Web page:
Geithner's appearance at the meeting of European ministers is a sign of how the US is getting increasingly concerned over the global impact of the eurozone debt crisis. Earlier this week, US President Barack Obama warned that Europe needed to do more to solve its problems.
"We will continue to see weaknesses in the world economy, I think, so long as this issue is not resolved," said Obama. moreOf course, this gathering wouldn't have been a total waste of time if progress could have been made towards the implementation of a financial transaction tax. But hey, it looks like the Germans intend to bring it up at every such gathering so there is a tiny ray of hope. The banksters HATE the very IDEA of a transaction tax—mostly because it would destroy the casino and force bankers to earn their living honestly. But because it remains one the best ideas ever, the transaction tax is not going away either.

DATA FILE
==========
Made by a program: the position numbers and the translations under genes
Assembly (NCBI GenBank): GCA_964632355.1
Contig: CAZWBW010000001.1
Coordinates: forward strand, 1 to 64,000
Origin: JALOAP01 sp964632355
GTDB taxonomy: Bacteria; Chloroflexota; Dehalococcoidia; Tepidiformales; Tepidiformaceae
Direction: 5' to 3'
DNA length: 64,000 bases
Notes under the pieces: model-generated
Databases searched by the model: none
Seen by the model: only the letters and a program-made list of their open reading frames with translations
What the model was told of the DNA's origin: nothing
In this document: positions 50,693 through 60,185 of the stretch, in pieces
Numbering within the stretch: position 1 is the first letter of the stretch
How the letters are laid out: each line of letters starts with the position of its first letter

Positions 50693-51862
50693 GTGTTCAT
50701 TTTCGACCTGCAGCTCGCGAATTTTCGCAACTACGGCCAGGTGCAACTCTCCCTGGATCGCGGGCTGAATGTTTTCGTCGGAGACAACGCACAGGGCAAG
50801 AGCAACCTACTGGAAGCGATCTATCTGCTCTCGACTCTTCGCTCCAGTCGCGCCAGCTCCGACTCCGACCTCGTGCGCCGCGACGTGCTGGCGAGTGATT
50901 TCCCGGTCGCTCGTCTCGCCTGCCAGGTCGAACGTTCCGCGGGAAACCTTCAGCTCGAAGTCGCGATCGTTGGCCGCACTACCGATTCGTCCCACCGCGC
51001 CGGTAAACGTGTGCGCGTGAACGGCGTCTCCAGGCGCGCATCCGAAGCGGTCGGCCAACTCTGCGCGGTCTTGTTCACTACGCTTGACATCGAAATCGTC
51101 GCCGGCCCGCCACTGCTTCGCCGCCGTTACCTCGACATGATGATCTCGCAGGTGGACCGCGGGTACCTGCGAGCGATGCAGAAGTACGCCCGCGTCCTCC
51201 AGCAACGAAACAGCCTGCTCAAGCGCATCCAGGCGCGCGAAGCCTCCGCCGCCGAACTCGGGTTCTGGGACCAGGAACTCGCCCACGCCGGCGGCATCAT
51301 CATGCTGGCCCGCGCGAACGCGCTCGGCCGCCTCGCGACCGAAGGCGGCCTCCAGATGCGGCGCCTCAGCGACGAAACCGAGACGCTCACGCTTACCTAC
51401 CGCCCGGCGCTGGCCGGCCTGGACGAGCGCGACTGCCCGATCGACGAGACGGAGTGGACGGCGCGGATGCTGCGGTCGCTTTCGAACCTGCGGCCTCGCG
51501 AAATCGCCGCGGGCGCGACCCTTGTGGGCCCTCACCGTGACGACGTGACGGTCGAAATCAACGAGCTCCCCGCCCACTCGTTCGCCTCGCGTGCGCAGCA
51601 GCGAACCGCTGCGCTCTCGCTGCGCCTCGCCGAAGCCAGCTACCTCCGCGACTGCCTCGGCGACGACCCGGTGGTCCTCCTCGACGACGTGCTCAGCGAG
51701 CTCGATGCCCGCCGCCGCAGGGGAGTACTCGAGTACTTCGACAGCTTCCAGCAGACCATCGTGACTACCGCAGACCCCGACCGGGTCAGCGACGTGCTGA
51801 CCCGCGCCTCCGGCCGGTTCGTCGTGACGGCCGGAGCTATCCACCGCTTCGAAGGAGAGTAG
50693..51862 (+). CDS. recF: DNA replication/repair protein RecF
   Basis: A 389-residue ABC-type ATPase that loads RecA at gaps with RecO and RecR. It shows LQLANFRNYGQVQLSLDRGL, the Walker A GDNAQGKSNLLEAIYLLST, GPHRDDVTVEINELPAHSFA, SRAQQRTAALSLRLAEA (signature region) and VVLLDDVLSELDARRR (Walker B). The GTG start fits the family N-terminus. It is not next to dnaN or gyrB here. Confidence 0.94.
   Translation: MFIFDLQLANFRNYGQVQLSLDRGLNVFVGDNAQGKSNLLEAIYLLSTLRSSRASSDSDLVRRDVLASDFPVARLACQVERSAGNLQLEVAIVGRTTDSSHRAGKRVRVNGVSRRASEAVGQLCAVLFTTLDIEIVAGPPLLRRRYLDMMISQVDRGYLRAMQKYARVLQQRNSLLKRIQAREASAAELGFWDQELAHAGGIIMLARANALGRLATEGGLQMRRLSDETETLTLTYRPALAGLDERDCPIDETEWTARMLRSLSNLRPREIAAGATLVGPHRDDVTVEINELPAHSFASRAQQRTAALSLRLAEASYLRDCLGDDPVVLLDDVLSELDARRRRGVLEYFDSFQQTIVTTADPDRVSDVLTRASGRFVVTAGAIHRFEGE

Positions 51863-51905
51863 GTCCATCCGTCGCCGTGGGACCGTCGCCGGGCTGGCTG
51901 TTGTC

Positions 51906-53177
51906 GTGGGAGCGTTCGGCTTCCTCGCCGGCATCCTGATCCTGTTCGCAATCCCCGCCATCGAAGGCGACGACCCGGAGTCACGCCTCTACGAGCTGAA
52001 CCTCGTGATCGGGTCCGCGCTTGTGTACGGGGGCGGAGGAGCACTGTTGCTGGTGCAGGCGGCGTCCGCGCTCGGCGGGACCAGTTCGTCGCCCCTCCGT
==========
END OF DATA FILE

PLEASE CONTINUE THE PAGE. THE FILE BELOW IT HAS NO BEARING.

Germany calls for eurozone to unilaterally implement finance tax
Germany has called for the eurozone to go it alone if necessary and implement a financial tax despite opposition from the US and UK. EU finance ministers, meanwhile, called for European banks to be strengthened.
Germany's finance minister supports pushing through a tax on financial transactions within the 17 member eurozone currency union in the face of opposition from nations such as the United Kingdom and the United States, two of the world's largest financial markets.
"We plan on setting up a financial transaction tax this fall, if need be only in the eurozone," German Finance Minister Wolfgang Schäuble told the newspaper Bild am Sonntag.